The recent Transition Together ‘Transform Our Future’ regional gathering in London was a delightful affirmation of the power of community activism.
Our four day immersion in London Transition activities started on Thursday evening at the Doreen Bazell Hall, a Tenants and Residents Association (TRA) Hall on the Goldington Estate in Camden, to visit one of the weekly meetings of Camden Think and Do, an initiative created between Camden Council and Transition Kentish Town. Think and Do happens here every Thursday, offering a free lunch as well as workshops on a range of things, from repairing clothes, to energy efficiency advice, to advice about the cost of living and benefits, and much more besides.
We spent the afternoon with the community members there, meeting Maria and Tuli who coordinate the Think and Do sessions, and Halima who runs Sharing Space Eats from there, a social enterprise providing catering to local businesses.
Debbie Bourne of Transition Kentish Town shows off her newly-henna’d hand at Think and Do.
Thanks to Nadira who cooked the food, and Hasna for her sewing workshop. In the evening we had a meal together, and met different people who are part of projects that have spun off from Think and Do, such as Communitrees, which is planting trees on estates across Camden, including Musa, a young man who is acting as a ‘community forester’, looking after the trees that have been planted. There are many TRA halls on estates across the country that are rarely used, and Think and Do gives a dynamic sense of their possibilities.
The first stop on Friday was the Canbury Community Garden, a project of Transition Town Kingston, an initiative that has reached the venerable age of 15! A beautiful community garden in a park, we were shown around by Marilyn, and introduced to its raised beds, chickens, fruit trees and bushes.
It’s a garden supported by local volunteers and other groups and, as Marilyn told us, reaches many people that otherwise TTK wouldn’t see, as does TTK’s new Repair Café.
Second stop was the Hogsmill Community Garden. A beautiful and very well-kept garden with polytunnel, beautiful plantings, structures created by local architecture students, an insect hotel, and a boat-shaped compost loo. Very impressive. The garden has been in place for about 7 years and again, is entirely run by volunteers. As Julie, who showed us round, put it, “this garden is quite a lifeline for people”.
Julie shows us round Hogsmill Community Garden.
Next up was the ‘Save The World Club‘ in Kingston, a huge warehouse of reclaimed/second hand stuff recently re-opened in a big warehouse after having to move. Des Kay, who set it up originally 35 years ago, showed us around and his enthusiasm was infectious. You want it? They’ve almost certainly got it.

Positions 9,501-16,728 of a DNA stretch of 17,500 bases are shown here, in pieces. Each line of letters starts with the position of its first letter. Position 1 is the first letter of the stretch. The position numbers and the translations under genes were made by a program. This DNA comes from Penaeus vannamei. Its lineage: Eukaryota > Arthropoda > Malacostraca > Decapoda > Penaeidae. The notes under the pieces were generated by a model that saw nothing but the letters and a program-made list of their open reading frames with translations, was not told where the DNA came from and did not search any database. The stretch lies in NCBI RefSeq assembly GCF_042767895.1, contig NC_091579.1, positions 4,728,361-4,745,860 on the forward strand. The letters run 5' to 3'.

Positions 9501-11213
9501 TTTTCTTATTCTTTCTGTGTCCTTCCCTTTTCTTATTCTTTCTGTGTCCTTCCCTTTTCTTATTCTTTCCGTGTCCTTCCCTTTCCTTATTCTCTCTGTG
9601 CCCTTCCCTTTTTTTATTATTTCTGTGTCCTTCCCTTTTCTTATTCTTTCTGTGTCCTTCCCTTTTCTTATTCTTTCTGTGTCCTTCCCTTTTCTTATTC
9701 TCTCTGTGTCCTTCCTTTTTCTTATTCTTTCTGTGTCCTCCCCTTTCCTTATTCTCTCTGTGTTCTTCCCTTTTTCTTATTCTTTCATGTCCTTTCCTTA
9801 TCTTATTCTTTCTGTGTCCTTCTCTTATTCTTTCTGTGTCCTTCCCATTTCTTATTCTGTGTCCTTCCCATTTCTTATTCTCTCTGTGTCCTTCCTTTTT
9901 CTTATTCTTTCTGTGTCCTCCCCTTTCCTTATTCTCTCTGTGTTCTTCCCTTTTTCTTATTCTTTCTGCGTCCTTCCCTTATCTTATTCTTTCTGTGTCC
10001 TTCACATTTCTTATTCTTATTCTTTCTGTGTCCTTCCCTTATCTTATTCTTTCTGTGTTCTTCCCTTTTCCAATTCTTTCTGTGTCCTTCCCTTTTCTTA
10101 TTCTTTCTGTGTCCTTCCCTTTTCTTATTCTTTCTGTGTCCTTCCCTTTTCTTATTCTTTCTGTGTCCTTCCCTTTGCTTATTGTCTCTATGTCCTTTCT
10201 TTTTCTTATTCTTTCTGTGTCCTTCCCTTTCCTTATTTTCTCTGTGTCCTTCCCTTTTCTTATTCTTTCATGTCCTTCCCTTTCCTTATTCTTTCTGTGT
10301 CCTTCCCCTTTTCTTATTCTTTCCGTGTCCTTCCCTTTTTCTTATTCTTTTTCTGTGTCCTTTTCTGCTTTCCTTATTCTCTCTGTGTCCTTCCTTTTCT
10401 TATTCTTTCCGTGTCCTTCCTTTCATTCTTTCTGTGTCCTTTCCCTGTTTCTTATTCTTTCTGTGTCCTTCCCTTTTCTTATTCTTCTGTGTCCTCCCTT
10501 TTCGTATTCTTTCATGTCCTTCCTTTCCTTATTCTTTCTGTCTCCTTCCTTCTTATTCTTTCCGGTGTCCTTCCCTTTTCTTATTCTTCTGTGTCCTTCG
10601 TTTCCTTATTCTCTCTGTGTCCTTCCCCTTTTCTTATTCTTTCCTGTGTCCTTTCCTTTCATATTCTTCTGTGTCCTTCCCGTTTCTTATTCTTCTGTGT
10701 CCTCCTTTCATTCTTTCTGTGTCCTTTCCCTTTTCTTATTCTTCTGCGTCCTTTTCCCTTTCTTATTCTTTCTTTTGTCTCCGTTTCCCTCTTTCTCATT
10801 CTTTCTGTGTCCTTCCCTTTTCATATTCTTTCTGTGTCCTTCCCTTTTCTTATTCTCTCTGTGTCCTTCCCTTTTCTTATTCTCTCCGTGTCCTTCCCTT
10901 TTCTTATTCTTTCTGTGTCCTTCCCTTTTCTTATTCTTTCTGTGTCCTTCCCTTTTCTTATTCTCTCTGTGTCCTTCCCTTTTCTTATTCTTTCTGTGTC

Furniture, clothes, books, tools, everything. And they fix stuff too. And distribute surplus food from local supermarkets. And they gave us lunch. Thanks so much to the crew there for such a warm welcome.
Last stop for Friday was the Transition Town Tooting Community Garden. It has been in place for 12 years now, and has played a key role in many of their community projects. Located in the back garden of a large building used by Mushkil Aasaan, a local Muslim community association, we were greeted by Tooting Community Garden Coordinator Barbara Griessner, alongside Lucy Neal, Hilary Jennings and other members of the group who showed us round. A real oasis of calm in the city.
Lucy explained how their experience of doing Transition is that “one thing always leads to another, and to insight moments of ‘well if we did this, then what else could we do?’” They work with the spirit of diversity, migration, reaching out to different cultures, seeing that as one of their key strengths. A fitting end to an inspiring day.
Saturday began in Goodmayes Park in Ilford with Transition IG3, a relatively new Transition group. We met with a group of amazing women from the community and spent an hour learning how to transform old t-shirts into, well, pretty much anything!
Pots, coasters, plant hangers, cushions. People were engaged with their heads down, creating and chatting. A great way to start the day.
Then, over in a corner of the park, permaculture teacher and part of the event organising team Rakesh ‘Rootsman Rak’ set out a vision for a forthcoming community forest garden he hopes to spark in the park.
We headed back into Ilford for a delicious Indian lunch with masala dosa, amazing mango lassis and great conversation before setting off for our next stop.
We were being hosted by Transition Ilford in their emerging community forest garden. Lots of members of the group came along, and we heard tales of their Repair Café (“we find all kinds of strange things in toasters!” – “we tell people we can fix most things, but not relationships!”). They run an Energy Café giving advice on saving energy, a food coop, cooking workshops, composting workshops and even teach people how to do worm composting.